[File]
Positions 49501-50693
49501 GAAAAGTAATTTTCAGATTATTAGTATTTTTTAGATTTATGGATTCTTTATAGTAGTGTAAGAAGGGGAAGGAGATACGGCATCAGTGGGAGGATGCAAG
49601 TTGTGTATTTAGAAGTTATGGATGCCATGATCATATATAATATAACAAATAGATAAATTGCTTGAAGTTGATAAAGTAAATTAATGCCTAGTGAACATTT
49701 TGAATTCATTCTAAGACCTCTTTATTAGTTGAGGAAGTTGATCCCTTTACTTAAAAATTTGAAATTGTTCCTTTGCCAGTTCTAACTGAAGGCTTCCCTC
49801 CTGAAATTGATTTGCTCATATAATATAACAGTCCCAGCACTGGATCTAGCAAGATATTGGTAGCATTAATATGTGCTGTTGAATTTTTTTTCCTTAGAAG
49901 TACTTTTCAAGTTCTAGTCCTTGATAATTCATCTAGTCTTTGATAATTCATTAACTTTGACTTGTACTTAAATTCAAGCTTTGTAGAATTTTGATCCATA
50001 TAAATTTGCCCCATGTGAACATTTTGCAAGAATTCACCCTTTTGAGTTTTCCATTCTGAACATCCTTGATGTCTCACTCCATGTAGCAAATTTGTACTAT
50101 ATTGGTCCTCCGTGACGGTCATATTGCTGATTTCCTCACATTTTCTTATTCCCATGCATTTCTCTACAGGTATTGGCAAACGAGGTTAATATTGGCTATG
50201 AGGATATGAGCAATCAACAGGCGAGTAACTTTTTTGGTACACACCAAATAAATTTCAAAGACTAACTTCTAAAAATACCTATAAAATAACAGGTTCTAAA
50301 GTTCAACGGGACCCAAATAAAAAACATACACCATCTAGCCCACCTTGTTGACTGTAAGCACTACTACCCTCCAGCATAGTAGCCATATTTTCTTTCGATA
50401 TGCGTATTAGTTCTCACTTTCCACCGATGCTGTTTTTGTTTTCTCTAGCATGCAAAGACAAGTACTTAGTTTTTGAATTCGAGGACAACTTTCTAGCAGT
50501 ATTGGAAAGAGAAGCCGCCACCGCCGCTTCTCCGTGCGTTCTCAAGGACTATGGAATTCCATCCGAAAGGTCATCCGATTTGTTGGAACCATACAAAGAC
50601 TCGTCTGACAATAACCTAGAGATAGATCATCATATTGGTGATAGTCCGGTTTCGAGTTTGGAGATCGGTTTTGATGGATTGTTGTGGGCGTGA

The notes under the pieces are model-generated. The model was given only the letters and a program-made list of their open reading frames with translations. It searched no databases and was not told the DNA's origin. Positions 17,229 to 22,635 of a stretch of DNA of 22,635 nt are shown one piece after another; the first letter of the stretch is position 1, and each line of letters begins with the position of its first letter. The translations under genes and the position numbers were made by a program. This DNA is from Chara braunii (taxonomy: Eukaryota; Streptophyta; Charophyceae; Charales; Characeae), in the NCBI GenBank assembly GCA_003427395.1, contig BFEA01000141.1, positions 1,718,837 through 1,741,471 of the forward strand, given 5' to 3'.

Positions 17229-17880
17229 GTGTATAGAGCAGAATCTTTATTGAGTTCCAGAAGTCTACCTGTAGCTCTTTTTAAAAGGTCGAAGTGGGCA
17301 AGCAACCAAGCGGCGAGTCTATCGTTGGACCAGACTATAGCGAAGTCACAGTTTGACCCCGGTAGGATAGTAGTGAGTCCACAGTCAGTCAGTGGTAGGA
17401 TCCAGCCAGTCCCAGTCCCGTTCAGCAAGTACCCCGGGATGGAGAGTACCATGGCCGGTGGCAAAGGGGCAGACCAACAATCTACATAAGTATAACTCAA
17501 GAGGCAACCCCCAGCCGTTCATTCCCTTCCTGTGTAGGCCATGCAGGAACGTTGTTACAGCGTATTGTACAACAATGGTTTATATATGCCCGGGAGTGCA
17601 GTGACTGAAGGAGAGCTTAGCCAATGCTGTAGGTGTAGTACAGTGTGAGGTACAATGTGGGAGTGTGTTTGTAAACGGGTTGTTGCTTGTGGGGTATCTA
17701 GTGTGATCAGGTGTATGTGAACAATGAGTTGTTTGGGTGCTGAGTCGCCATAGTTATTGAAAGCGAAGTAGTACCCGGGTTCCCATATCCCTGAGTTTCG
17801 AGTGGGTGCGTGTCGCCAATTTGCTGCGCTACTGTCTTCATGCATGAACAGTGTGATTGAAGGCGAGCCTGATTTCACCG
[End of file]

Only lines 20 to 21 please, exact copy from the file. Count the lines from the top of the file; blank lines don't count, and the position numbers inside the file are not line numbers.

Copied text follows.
17601 GTGACTGAAGGAGAGCTTAGCCAATGCTGTAGGTGTAGTACAGTGTGAGGTACAATGTGGGAGTGTGTTTGTAAACGGGTTGTTGCTTGTGGGGTATCTA
17701 GTGTGATCAGGTGTATGTGAACAATGAGTTGTTTGGGTGCTGAGTCGCCATAGTTATTGAAAGCGAAGTAGTACCCGGGTTCCCATATCCCTGAGTTTCG